“In retrospect, I realized I was threatened by the other smart kids,” he says. “Even if I did my best, I would only be like them, not better than them.”
Today, Ellis believes that while intelligence is a positive attribute, it means very little without effort and persistence. This is one idea that he’s trying to instill in Shawn.
Raising a smart kid is its own kind of test. “One of the biggest challenges is that Shawn is willing to engage in an intellectual debate about everything,” Ellis says. “Like why he doesn’t need to pick up his towel off the floor. After a long day at work, I don’t want to get into a conversation about the dew-point level in his bedroom and whether it will lead to a moldy towel.”
Born in New Orleans, Shawn lived through several traumatic events in his early years, including his parents’ divorce, an apartment fire, and then Hurricane Katrina. By the time he came to San Diego to live with his father in March 2008, he was a fourth-grader going into his fifth school. But neither the trauma nor the moving around stunted his intellect. If anything, it did the opposite, as he found escape in drawing and in books. He reads with a combination of speed and comprehension that inspires first doubt and then awe.
Last year, his sixth-grade English teacher accused Shawn of lying about the page count on his daily reading log. After a conversation with Ellis about this particular gift of Shawn’s, and a summary of the reading from Shawn, she apologized.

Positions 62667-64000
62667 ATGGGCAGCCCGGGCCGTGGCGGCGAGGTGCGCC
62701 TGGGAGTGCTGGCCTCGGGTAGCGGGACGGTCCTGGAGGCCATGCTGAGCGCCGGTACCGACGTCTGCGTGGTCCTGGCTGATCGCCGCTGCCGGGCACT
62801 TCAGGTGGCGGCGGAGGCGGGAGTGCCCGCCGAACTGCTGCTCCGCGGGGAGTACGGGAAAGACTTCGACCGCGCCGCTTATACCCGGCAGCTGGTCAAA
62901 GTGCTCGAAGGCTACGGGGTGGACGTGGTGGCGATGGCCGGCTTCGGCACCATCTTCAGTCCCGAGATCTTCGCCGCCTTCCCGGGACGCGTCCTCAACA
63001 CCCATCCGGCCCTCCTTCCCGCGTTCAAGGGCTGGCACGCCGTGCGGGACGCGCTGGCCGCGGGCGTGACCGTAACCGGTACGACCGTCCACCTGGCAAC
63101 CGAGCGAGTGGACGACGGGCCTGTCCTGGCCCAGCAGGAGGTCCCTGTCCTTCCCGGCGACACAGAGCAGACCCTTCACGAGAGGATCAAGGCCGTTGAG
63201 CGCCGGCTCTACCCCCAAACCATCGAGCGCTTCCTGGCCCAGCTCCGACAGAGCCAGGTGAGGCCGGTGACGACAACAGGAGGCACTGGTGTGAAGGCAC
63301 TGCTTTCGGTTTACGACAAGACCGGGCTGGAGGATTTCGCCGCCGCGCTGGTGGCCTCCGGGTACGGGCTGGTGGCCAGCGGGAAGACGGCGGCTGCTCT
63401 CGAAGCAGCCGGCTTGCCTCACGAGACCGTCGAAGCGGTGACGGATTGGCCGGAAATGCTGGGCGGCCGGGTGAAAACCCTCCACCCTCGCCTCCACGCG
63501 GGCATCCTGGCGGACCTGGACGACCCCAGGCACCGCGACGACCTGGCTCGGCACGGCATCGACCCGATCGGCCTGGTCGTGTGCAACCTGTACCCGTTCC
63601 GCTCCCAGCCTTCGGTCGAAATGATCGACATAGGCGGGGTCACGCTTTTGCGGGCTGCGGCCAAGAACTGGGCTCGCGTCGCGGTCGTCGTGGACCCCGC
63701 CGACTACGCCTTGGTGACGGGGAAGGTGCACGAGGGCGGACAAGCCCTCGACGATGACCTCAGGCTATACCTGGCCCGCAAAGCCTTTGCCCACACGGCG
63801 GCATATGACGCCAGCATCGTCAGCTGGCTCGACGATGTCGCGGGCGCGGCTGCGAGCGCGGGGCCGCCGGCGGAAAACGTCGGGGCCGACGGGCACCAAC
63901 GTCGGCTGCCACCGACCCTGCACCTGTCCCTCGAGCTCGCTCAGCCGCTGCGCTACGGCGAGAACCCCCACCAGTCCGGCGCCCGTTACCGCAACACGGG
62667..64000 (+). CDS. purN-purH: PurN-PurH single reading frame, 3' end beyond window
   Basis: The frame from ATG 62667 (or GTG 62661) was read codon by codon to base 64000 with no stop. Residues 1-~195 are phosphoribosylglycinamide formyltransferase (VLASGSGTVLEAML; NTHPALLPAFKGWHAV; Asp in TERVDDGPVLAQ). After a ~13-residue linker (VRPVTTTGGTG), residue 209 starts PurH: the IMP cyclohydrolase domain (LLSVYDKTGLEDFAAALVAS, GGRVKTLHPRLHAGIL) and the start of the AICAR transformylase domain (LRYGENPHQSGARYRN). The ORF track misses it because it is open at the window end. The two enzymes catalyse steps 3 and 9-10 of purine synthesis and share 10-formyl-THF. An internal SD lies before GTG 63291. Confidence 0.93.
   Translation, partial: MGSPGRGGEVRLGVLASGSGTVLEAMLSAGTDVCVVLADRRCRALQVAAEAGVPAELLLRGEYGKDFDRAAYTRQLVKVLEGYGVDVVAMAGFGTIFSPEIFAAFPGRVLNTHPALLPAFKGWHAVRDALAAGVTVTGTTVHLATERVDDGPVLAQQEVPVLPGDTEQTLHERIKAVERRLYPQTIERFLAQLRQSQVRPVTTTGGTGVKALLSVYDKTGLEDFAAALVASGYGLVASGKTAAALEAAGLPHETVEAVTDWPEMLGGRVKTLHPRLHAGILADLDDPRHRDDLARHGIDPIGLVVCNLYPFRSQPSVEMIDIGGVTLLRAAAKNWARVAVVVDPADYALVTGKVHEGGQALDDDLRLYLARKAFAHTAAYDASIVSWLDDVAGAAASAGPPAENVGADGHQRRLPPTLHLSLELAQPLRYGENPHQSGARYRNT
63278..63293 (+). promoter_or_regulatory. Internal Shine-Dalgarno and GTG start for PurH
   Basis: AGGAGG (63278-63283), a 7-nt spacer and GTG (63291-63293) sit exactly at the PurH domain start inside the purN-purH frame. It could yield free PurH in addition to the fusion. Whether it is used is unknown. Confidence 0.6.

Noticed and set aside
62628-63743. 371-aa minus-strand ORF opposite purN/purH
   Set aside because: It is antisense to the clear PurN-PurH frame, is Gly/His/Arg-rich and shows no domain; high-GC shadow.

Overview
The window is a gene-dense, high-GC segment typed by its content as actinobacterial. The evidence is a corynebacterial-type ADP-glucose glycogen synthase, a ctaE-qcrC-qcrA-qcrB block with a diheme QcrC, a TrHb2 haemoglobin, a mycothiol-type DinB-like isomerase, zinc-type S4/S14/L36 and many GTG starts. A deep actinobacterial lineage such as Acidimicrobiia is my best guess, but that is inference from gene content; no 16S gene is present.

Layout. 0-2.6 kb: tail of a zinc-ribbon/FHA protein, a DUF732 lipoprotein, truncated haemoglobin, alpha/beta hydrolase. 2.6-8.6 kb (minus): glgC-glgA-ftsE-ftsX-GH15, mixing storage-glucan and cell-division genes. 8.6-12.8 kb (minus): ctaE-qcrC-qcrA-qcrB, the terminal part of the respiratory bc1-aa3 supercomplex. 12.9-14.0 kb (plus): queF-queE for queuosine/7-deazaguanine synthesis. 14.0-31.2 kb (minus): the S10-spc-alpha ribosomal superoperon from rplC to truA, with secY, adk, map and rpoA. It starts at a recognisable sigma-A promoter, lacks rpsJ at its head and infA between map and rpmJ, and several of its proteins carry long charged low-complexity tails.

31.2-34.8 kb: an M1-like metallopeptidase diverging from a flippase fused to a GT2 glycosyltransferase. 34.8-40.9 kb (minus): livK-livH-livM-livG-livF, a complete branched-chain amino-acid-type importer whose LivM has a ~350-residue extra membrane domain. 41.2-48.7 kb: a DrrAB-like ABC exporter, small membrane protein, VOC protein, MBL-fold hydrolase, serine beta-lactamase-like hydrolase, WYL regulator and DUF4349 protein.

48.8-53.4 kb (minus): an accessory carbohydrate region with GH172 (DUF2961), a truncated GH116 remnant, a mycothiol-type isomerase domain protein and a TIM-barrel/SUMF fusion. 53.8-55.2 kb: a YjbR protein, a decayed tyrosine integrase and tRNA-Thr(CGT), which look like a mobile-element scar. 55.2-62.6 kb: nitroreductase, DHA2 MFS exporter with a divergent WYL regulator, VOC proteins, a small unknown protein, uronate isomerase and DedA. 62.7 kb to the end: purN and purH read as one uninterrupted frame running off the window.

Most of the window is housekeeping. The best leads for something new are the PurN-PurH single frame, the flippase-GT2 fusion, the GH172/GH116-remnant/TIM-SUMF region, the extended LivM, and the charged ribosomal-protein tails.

Although Shawn tested as gifted in New Orleans, he had to take the Raven before he could be placed in a Seminar class. In the meantime, the administration at Oak Park Elementary placed him in a Cluster class with a no-nonsense teacher who remarked more than once to Ellis that she’d do her best with Shawn but that, even without having his test score, she knew he needed to be in a Seminar class.
Another teacher at the school who’d spoken with Shawn a few times also remarked, “Everything about him screamed Seminar.”
Two important distinctions between the Seminar and Cluster programs are the size of the classes and the makeup of the students. The Seminar classes are limited to students with Seminar scores. They also have smaller class sizes, capped for the 2009-10 school year at 25.
For Cluster programs, the district offers schools a choice of four different models. Most, including Oak Park, use what’s called the Diversity Model, which according to the booklet “provides that a minimum of 25 percent of the students in a class [be] identified as GATE. The remaining students will reflect the diversity of the school.” The Cluster program does not require smaller class sizes.
In the end, Shawn was invited to Ms. Emmett’s Open Gate Seminar class for his fifth-grade year. It wasn’t what his father had hoped it would be. Though Ellis is hesitant to criticize either San Diego Unified School District’s gifted program or gifted education as a whole, he doesn’t think it’s what Shawn needs. Sadly, he says the time Shawn spent in the Seminar class “felt like a waste of a year.”